On December 5, 1995 McPherson’s autopsy was accomplished by assistant medical examiner Robert Davis. Davis never completed McPherson’s autopsy report because he was asked to resign from his position.[27] The autopsy report was completed by his supervisor medical examiner Joan Wood.

The report identified the cause of death of Lisa McPherson as a thromboembolism of the left pulmonary artery caused by "bed rest and severe dehydration" and the manner of death as "undetermined".[28] The report also identified multiple hematomas (bruises), an abrasion on the nose and lesions consistent with "insect/animal bites" in the right lower arm just above the wrist.[29][30]

On January 21, 1997, Wood went public on the TV show Inside Edition and stated that the autopsy showed McPherson had deteriorated slowly, going without fluids for five to 10 days, was underweight, had cockroach bites and was comatose from 24 to 48 hours before she died.[31]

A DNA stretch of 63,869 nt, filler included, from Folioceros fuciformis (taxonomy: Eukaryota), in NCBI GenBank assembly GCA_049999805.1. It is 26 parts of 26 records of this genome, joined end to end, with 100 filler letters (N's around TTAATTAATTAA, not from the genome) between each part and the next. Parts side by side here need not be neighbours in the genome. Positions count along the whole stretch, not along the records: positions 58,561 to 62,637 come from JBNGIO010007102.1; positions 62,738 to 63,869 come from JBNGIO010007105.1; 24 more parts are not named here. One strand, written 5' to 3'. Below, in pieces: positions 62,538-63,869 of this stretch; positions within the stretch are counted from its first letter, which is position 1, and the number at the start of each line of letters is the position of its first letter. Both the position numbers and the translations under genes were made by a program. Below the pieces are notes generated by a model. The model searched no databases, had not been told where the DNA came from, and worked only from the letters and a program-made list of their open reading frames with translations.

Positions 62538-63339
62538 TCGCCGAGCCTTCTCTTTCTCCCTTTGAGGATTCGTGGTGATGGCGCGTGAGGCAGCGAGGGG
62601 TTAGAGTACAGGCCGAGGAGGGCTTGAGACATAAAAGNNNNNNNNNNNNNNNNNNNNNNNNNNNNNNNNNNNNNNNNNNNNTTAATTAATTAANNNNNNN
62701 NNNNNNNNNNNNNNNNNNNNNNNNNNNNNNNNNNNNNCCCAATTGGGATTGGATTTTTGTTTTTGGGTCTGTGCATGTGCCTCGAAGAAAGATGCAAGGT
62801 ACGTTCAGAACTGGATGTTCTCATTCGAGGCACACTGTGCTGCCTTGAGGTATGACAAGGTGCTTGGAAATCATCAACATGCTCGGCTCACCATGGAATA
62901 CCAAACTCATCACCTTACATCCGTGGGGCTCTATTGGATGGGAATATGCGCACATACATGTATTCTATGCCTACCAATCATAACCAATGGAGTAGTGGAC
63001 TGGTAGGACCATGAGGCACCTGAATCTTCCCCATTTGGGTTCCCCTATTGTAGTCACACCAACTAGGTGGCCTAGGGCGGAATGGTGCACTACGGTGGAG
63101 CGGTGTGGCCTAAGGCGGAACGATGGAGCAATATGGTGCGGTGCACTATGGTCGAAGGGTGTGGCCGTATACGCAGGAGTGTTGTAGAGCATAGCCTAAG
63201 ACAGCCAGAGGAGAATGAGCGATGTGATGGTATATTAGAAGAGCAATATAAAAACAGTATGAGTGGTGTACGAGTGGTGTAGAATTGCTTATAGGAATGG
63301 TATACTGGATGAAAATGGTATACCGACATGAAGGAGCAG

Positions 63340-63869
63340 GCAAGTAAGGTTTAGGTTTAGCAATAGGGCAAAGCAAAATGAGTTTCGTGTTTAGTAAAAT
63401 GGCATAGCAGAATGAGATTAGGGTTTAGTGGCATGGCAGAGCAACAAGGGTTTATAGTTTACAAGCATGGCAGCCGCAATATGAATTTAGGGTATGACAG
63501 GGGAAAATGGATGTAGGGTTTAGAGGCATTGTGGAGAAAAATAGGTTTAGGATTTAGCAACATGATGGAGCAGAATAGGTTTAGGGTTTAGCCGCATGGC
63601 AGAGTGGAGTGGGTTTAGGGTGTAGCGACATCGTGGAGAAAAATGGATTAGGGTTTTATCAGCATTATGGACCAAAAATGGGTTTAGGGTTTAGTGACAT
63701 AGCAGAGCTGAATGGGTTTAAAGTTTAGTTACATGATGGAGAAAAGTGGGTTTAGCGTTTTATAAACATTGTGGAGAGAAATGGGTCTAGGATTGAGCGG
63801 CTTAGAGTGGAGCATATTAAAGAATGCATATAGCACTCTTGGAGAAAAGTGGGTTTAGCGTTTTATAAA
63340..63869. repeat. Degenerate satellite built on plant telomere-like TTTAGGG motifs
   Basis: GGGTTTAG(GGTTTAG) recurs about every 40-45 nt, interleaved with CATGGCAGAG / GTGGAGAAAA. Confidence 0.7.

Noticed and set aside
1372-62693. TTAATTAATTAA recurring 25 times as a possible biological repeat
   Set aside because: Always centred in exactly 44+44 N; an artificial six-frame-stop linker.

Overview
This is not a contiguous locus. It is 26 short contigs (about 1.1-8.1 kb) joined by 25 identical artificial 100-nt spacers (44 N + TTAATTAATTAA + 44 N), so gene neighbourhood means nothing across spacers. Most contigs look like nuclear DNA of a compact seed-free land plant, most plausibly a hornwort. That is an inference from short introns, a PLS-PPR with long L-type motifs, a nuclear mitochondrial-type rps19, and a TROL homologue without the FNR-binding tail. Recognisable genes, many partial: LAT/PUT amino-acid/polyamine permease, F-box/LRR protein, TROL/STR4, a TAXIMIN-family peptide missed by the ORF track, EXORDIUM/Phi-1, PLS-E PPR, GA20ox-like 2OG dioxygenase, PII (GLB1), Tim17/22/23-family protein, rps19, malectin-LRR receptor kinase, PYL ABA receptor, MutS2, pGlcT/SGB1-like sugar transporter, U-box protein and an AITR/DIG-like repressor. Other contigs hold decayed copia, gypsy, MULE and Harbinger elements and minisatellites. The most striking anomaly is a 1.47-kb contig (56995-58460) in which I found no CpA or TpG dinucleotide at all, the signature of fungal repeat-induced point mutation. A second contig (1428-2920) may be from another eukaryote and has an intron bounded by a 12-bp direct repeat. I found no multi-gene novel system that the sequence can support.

The Church of Scientology legal team proceeded to sue Joan Wood to gain access to Wood's files; including tissue, organ and blood samples from McPherson's body. The lawsuit argued that Wood waived any right to keep her records on the case closed when she spoke openly about the case with news reporters. The Church alleged that the records were needed to start their legal defense. These records were previously denied to the Church because they were part of an ongoing criminal investigation.[32]

Independent opinion[edit]

The St. Petersburg Times contacted five medical experts for their opinions about the report, and they confirmed Wood's opinion. The Church of Scientology responded that the five doctors should have been given the entire autopsy report, not just the vitreous fluid tests, which pathologists use to determine the composition of blood at the time before death.[33][34]